As the Greens get ready for their annual conference, its MPs may be preparing for tough questions from supporters after taking some lumps in recent months. The party may need to fight its corner more often if it is to survive and thrive in government, Sam Sachdeva writes.
Winston Peters is handing over the reins to Jacinda Ardern on Wednesday night after six weeks in charge of the country. His last post-Cabinet press conference as Acting Prime Minister ended with neither a bang nor a whimper, but something far more in character with his stint in power, as Sam Sachdeva writes.
This week marks the 25th anniversary of New Zealand First, a party which has had three stints in power under Winston Peters. The party has survived personality clashes, sackings and a stint in the political wilderness - but where does it go next? Sam Sachdeva takes a closer look.
Fletcher Tabuteau was once mistaken for Winston Peters’ security detail - now, he’s filling in for him on the world stage. Tabuteau spoke to Sam Sachdeva about racking up the miles as an undersecretary, working in the shadow of Peters and Shane Jones, and his aspirations for higher office.
Shane Jones' attack on the Fonterra chairman was defended by his boss on the grounds he was speaking in a personal capacity. The Government may want to think twice about that approach given its aversion to John Key's hat-switching in the past, as Sam Sachdeva writes.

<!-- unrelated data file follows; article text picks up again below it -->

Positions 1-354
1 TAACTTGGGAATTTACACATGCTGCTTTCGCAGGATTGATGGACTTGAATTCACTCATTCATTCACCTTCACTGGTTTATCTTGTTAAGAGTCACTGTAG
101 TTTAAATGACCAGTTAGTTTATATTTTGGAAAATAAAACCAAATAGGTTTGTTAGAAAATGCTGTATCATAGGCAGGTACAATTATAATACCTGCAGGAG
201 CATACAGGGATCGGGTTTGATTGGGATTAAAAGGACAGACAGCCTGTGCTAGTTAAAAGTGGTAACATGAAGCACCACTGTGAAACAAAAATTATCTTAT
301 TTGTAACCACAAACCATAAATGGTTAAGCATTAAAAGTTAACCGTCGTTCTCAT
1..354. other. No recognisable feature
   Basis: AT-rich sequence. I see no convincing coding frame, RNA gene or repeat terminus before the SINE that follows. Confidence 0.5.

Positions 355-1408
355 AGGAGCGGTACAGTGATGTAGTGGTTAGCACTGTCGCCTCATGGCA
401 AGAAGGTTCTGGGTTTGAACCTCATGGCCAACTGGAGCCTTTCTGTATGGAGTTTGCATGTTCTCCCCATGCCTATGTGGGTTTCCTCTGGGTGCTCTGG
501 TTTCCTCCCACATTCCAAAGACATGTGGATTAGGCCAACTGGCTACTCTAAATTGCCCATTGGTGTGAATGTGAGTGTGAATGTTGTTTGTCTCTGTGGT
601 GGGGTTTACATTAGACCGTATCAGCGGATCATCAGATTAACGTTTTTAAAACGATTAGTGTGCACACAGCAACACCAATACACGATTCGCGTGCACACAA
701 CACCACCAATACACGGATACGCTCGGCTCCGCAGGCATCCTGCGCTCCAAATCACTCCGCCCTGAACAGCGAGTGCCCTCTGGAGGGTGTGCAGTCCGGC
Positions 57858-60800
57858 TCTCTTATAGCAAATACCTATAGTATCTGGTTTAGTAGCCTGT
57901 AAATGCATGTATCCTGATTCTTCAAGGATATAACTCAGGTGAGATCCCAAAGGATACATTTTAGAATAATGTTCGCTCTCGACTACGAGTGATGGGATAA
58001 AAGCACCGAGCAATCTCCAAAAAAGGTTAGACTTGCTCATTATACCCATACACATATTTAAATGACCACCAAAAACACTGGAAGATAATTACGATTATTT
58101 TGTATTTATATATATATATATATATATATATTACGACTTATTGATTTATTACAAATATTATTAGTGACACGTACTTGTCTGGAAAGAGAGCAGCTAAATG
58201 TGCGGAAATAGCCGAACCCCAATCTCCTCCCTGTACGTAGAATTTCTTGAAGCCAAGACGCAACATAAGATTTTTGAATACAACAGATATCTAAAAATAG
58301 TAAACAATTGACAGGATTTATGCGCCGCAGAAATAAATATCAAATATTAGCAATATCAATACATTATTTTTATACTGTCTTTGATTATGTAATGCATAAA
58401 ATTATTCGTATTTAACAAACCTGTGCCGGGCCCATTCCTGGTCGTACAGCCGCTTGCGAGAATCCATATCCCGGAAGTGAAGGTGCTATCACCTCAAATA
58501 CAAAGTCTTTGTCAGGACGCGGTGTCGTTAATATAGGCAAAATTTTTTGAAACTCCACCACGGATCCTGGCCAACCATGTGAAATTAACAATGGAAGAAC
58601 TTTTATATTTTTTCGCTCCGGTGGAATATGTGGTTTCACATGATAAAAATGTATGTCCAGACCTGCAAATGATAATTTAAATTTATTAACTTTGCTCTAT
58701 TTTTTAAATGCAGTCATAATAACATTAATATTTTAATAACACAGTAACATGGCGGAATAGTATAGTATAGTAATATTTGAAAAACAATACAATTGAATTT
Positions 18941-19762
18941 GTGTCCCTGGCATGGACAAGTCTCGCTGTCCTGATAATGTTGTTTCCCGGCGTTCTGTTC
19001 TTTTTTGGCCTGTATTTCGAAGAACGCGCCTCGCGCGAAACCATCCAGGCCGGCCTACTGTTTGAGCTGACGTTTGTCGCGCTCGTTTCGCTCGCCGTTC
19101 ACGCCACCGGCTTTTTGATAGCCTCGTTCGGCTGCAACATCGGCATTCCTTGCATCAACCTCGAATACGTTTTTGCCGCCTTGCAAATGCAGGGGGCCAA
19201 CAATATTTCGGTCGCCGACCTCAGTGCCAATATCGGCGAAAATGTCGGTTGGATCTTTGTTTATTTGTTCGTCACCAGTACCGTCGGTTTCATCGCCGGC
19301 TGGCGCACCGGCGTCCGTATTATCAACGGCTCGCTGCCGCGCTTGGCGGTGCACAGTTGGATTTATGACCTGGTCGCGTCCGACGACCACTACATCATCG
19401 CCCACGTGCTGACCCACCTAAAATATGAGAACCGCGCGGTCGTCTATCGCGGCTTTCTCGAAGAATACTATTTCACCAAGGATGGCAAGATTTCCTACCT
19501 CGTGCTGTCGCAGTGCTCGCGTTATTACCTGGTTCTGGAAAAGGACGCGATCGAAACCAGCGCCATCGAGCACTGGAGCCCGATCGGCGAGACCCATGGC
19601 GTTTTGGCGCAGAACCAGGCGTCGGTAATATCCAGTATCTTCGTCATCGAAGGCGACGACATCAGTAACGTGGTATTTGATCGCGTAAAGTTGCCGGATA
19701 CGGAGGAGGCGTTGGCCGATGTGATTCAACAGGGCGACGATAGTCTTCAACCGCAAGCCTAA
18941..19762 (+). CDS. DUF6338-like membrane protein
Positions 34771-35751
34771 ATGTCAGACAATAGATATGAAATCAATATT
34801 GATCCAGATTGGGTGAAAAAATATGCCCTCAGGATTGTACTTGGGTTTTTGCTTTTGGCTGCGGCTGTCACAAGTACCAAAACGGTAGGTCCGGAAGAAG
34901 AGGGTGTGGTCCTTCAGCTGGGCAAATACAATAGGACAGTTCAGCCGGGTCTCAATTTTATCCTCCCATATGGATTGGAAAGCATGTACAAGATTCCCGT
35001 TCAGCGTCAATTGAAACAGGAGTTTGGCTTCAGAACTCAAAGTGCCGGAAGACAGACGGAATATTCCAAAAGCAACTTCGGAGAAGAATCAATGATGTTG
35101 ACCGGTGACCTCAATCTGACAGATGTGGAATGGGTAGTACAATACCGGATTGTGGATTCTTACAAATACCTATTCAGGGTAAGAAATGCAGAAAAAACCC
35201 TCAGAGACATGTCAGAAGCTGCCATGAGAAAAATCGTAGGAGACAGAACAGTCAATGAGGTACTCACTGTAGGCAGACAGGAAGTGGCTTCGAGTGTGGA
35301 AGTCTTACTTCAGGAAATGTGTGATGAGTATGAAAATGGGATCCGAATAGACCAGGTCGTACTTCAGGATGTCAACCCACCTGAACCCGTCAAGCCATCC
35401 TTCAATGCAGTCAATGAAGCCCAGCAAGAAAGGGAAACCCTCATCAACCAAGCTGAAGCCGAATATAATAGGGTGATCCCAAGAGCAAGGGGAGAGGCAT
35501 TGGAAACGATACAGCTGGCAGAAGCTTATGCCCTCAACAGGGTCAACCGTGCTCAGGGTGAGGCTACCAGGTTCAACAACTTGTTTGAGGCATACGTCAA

Justice Minister Andrew Little's plans to repeal the controversial Three Strikes law have been scuppered after coalition partner New Zealand First said it would not give its support.
The Government promised a boring Budget, and it largely delivered - albeit with a bit of culinary flair and political insult-trading around the fringes, as Sam Sachdeva writes.
At first blush, it’s remarkable that a man who was exiled to the political wilderness a mere decade ago will soon ascend to the country’s top job.
Newly released documents into the leaking of Winston Peters' superannuation details show the difficulties in tracking down the leaker - and offer some help to a public servant who does want to blow the whistle to the media, as Sam Sachdeva reports.
A private members bill that would bar anyone without a teaching qualification from calling themselves a teacher is a breach of the Bill of Rights, the Attorney General has found.